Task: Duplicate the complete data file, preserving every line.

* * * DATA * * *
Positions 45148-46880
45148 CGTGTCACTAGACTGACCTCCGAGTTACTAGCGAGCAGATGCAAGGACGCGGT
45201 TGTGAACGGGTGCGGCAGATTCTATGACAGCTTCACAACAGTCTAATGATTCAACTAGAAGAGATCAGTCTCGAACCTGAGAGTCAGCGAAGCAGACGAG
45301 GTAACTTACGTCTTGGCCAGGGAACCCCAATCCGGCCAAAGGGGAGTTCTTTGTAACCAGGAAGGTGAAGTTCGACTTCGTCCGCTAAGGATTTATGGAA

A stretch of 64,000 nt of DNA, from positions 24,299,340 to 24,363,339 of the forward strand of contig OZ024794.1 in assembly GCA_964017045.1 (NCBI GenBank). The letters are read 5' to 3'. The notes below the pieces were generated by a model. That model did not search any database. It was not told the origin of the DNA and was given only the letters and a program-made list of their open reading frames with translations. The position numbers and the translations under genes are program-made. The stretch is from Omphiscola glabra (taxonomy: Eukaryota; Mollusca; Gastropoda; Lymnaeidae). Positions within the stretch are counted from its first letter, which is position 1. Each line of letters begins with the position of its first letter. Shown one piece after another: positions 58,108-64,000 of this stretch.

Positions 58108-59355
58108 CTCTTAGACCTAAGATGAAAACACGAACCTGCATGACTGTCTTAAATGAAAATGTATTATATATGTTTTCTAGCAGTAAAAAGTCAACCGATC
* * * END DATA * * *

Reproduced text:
Positions 45148-46880
45148 CGTGTCACTAGACTGACCTCCGAGTTACTAGCGAGCAGATGCAAGGACGCGGT
45201 TGTGAACGGGTGCGGCAGATTCTATGACAGCTTCACAACAGTCTAATGATTCAACTAGAAGAGATCAGTCTCGAACCTGAGAGTCAGCGAAGCAGACGAG
45301 GTAACTTACGTCTTGGCCAGGGAACCCCAATCCGGCCAAAGGGGAGTTCTTTGTAACCAGGAAGGTGAAGTTCGACTTCGTCCGCTAAGGATTTATGGAA

A stretch of 64,000 nt of DNA, from positions 24,299,340 to 24,363,339 of the forward strand of contig OZ024794.1 in assembly GCA_964017045.1 (NCBI GenBank). The letters are read 5' to 3'. The notes below the pieces were generated by a model. That model did not search any database. It was not told the origin of the DNA and was given only the letters and a program-made list of their open reading frames with translations. The position numbers and the translations under genes are program-made. The stretch is from Omphiscola glabra (taxonomy: Eukaryota; Mollusca; Gastropoda; Lymnaeidae). Positions within the stretch are counted from its first letter, which is position 1. Each line of letters begins with the position of its first letter. Shown one piece after another: positions 58,108-64,000 of this stretch.

Positions 58108-59355
58108 CTCTTAGACCTAAGATGAAAACACGAACCTGCATGACTGTCTTAAATGAAAATGTATTATATATGTTTTCTAGCAGTAAAAAGTCAACCGATC